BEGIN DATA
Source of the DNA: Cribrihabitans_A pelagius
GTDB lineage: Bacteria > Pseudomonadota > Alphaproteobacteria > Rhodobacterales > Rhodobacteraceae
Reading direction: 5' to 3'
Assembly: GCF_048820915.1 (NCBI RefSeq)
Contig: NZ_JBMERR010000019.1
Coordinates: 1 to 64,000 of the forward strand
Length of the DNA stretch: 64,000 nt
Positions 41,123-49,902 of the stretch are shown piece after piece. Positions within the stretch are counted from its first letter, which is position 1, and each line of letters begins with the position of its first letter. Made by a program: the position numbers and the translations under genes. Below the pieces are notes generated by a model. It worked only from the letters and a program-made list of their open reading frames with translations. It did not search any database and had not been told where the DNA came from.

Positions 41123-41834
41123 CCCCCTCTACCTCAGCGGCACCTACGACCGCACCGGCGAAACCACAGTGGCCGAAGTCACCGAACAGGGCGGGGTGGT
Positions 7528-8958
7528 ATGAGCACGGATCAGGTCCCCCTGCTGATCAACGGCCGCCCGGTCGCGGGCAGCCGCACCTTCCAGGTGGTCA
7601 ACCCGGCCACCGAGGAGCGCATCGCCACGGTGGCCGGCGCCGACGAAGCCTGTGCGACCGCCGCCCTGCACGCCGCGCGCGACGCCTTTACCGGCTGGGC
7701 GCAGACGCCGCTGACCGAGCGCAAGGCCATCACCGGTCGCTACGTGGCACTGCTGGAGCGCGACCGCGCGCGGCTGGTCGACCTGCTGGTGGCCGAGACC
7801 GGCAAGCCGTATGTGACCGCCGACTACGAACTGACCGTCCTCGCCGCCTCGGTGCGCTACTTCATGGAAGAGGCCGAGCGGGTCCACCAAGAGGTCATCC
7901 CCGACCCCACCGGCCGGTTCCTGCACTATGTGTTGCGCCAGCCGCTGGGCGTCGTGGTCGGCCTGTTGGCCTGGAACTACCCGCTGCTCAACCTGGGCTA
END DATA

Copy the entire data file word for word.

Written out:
Source of the DNA: Cribrihabitans_A pelagius
GTDB lineage: Bacteria > Pseudomonadota > Alphaproteobacteria > Rhodobacterales > Rhodobacteraceae
Reading direction: 5' to 3'
Assembly: GCF_048820915.1 (NCBI RefSeq)
Contig: NZ_JBMERR010000019.1
Coordinates: 1 to 64,000 of the forward strand
Length of the DNA stretch: 64,000 nt
Positions 41,123-49,902 of the stretch are shown piece after piece. Positions within the stretch are counted from its first letter, which is position 1, and each line of letters begins with the position of its first letter. Made by a program: the position numbers and the translations under genes. Below the pieces are notes generated by a model. It worked only from the letters and a program-made list of their open reading frames with translations. It did not search any database and had not been told where the DNA came from.

Positions 41123-41834
41123 CCCCCTCTACCTCAGCGGCACCTACGACCGCACCGGCGAAACCACAGTGGCCGAAGTCACCGAACAGGGCGGGGTGGT
Positions 7528-8958
7528 ATGAGCACGGATCAGGTCCCCCTGCTGATCAACGGCCGCCCGGTCGCGGGCAGCCGCACCTTCCAGGTGGTCA
7601 ACCCGGCCACCGAGGAGCGCATCGCCACGGTGGCCGGCGCCGACGAAGCCTGTGCGACCGCCGCCCTGCACGCCGCGCGCGACGCCTTTACCGGCTGGGC
7701 GCAGACGCCGCTGACCGAGCGCAAGGCCATCACCGGTCGCTACGTGGCACTGCTGGAGCGCGACCGCGCGCGGCTGGTCGACCTGCTGGTGGCCGAGACC
7801 GGCAAGCCGTATGTGACCGCCGACTACGAACTGACCGTCCTCGCCGCCTCGGTGCGCTACTTCATGGAAGAGGCCGAGCGGGTCCACCAAGAGGTCATCC
7901 CCGACCCCACCGGCCGGTTCCTGCACTATGTGTTGCGCCAGCCGCTGGGCGTCGTGGTCGGCCTGTTGGCCTGGAACTACCCGCTGCTCAACCTGGGCTA